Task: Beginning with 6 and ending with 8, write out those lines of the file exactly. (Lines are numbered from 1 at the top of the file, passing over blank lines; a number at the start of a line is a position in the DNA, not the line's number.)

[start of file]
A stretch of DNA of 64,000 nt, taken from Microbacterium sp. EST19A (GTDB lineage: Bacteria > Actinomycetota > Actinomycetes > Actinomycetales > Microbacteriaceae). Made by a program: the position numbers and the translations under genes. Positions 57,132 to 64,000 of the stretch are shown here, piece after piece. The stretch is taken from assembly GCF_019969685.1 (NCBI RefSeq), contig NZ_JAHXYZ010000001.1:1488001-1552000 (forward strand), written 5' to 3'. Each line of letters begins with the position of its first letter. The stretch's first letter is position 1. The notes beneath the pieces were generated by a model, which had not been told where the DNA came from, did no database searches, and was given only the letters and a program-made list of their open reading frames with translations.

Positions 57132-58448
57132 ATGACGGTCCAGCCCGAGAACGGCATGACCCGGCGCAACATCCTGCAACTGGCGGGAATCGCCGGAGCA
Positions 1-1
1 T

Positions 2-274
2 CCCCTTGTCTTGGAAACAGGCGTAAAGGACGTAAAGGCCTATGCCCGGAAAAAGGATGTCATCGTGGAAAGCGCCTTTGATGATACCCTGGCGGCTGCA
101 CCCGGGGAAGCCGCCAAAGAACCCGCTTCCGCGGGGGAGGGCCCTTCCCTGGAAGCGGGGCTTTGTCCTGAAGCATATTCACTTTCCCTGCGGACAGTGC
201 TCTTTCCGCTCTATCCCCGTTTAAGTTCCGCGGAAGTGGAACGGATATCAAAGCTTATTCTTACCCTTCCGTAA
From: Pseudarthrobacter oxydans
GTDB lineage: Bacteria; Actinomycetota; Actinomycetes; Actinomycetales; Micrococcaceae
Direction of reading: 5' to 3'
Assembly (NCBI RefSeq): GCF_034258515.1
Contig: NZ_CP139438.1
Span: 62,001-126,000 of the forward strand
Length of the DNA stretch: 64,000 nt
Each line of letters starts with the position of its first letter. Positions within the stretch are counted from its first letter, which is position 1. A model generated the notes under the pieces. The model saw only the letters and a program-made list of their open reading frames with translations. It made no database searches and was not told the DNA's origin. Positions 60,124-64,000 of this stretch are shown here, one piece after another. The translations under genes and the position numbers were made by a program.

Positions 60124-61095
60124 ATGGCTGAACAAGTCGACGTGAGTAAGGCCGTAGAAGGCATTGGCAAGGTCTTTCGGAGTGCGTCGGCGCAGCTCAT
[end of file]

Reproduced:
Positions 2-274
2 CCCCTTGTCTTGGAAACAGGCGTAAAGGACGTAAAGGCCTATGCCCGGAAAAAGGATGTCATCGTGGAAAGCGCCTTTGATGATACCCTGGCGGCTGCA
101 CCCGGGGAAGCCGCCAAAGAACCCGCTTCCGCGGGGGAGGGCCCTTCCCTGGAAGCGGGGCTTTGTCCTGAAGCATATTCACTTTCCCTGCGGACAGTGC